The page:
Shave / Matthew Davies

Photo by M. Bowman
Art is such a slippery term. Maybe because artists have spent more than century subverting and undermining traditional concepts of art. Marcel Duchamp's seminal “readymades” were simple everyday objects plucked from normal society and presented as art. The creative act was confined entirely to his selection of the object, his designation of it as art . . . and signing a pseudonym. As Duchamp himself explained “[a]n ordinary object [could be] elevated to the dignity of a work of art by the mere choice of an artist.”

Andy Warhol similarly utilized the idea of “readymades” to question what is means to “create” art. Using the Brillo box or Campbell's soup can to accomplish similar ends. But Warhol built upon Duchamp in other ways as well. Not only did Warhol exhaustively explore art's tempestuous relationship with celebrity and money, but he also was an early experimenter and provocateur when it came to using technology to document one's own personal life.

Two of Warhol's films are worth pointing out. In Sleep, one of Warhol's earliest films, the entire 5 hour and 20 minute run-time consists entirely of a loop of Warhol's then lover John Giorno asleep. Warhol created the work by splicing and looping various pieces of film he shot together, all quite literally showing nothing more than a man sleeping. Similarly, in Haircut No. 1, Warhol turns the mundane act of a friend receiving a haircut into a minimalist masterpiece by artfully selecting and composing the visual presentation of the physical act.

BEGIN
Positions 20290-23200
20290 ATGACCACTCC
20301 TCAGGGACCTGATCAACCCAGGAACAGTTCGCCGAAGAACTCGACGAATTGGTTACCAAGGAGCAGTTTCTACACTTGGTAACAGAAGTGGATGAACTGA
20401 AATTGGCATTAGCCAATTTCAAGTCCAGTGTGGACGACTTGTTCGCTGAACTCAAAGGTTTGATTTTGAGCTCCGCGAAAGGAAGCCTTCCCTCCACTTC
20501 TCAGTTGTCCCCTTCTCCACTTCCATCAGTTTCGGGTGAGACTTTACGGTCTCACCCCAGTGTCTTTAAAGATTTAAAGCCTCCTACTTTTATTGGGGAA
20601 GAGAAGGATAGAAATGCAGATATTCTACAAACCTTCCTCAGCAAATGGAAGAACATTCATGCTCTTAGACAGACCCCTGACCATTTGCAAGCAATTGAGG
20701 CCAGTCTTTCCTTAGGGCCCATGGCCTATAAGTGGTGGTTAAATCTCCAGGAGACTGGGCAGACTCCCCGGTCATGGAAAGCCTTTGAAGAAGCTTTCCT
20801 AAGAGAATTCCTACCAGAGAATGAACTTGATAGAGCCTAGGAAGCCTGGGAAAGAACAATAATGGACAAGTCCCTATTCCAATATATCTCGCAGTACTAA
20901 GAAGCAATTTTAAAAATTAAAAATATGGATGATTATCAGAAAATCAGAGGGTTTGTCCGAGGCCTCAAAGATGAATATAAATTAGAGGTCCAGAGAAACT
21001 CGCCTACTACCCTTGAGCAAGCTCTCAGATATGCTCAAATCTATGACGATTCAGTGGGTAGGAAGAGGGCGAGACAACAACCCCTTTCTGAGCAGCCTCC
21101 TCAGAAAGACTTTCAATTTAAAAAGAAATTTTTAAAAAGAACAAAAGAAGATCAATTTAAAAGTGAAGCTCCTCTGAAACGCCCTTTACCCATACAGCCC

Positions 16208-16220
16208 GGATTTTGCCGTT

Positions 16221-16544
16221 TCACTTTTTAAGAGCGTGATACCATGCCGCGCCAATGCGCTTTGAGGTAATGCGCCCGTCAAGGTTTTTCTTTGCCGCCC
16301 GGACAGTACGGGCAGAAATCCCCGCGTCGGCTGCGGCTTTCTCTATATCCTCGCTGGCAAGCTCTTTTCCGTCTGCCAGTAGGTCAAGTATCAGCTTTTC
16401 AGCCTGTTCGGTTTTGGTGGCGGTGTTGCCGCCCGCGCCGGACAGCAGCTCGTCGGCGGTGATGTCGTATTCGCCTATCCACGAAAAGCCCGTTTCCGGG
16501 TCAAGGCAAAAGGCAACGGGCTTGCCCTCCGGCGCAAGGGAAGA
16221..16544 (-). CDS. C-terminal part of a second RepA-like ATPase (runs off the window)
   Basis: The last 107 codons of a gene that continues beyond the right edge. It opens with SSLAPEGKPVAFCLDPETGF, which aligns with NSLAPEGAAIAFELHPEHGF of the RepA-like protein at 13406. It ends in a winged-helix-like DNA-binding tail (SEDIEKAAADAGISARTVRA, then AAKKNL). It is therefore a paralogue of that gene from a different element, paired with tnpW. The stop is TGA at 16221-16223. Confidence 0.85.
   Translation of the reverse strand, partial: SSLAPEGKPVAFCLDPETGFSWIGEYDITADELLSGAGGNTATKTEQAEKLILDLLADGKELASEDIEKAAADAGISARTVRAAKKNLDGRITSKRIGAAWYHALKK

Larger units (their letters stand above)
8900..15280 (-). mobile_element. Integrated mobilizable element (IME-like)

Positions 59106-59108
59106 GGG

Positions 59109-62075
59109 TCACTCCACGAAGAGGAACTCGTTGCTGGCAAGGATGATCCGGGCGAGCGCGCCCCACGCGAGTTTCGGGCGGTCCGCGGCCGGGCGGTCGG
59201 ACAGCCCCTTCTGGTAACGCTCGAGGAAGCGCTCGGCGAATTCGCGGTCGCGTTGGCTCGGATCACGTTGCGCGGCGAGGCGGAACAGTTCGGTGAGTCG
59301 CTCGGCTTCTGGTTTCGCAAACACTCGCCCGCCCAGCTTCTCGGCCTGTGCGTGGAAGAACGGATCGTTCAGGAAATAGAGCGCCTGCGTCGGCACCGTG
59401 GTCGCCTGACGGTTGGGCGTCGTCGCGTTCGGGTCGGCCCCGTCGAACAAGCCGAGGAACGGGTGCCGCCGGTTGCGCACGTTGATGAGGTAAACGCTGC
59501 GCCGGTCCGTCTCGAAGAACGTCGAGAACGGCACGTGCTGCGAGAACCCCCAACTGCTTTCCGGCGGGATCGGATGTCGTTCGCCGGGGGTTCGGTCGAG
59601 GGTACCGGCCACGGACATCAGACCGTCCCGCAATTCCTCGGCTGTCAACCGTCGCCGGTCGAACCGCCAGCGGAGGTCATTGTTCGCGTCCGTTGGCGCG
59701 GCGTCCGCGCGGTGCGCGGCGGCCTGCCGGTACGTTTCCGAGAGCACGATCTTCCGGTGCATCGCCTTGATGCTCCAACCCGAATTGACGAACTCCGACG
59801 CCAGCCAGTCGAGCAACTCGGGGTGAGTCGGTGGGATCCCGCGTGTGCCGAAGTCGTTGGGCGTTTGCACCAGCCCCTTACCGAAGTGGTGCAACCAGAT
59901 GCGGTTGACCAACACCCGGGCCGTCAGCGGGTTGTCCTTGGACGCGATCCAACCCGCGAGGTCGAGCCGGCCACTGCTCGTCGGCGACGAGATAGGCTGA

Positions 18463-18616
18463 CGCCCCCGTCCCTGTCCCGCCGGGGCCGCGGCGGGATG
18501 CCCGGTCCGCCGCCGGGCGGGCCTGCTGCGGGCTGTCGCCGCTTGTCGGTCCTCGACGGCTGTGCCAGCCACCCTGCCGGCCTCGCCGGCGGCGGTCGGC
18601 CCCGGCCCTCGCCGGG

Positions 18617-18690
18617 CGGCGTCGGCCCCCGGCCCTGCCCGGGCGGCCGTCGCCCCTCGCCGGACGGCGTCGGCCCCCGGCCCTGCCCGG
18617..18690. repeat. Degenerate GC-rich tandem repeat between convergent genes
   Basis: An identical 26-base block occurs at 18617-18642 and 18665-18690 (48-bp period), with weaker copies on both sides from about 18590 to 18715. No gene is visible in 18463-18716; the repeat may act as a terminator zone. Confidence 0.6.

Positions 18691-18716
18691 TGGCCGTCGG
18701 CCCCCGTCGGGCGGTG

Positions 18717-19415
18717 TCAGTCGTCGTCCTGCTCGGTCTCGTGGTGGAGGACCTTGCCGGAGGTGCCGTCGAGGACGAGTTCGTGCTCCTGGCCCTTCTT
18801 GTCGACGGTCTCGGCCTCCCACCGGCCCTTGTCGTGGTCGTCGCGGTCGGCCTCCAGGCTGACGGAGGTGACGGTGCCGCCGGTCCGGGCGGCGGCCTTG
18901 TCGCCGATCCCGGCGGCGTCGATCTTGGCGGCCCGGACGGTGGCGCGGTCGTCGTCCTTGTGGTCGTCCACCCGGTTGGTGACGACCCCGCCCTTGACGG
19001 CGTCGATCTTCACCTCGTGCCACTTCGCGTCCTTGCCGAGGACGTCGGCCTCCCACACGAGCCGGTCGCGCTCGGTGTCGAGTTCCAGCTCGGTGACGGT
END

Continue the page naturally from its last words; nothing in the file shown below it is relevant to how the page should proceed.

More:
Both Duchamp and Warhol can be considered “conceptual” artists. Artists who explored whether the idea (or concept) behind a work is more important than the finished art object.

One of my own personal favorite conceptual artists is Sol LeWitt whose most famous and widely known works are his “wall drawings.” Art works in which LeWitt solely produced minimal written directions for the production of large wall drawings or painting by others.

LeWitt included the general visual and architectural contours governing the "wall drawing," but similar to Warhol, frequently left the actual creation of the work to others. To LeWitt, the instructions (the concept) is equally as important to viewer as the final produced piece. In many ways, it is the independence and eccentricities injected by the individuals tasked with following LeWitt's instructions that make the finished piece compelling.

After this long winded introduction, I present my interpretation of this week's Zinc Asterisk prompt: shave.

A 1 minute and 34 second video of me shaving my mustache. A very literally and short interpretation of the prompt.

As Sol LeWitt said, in conceptual art “[t]he idea becomes a machine that makes the art.”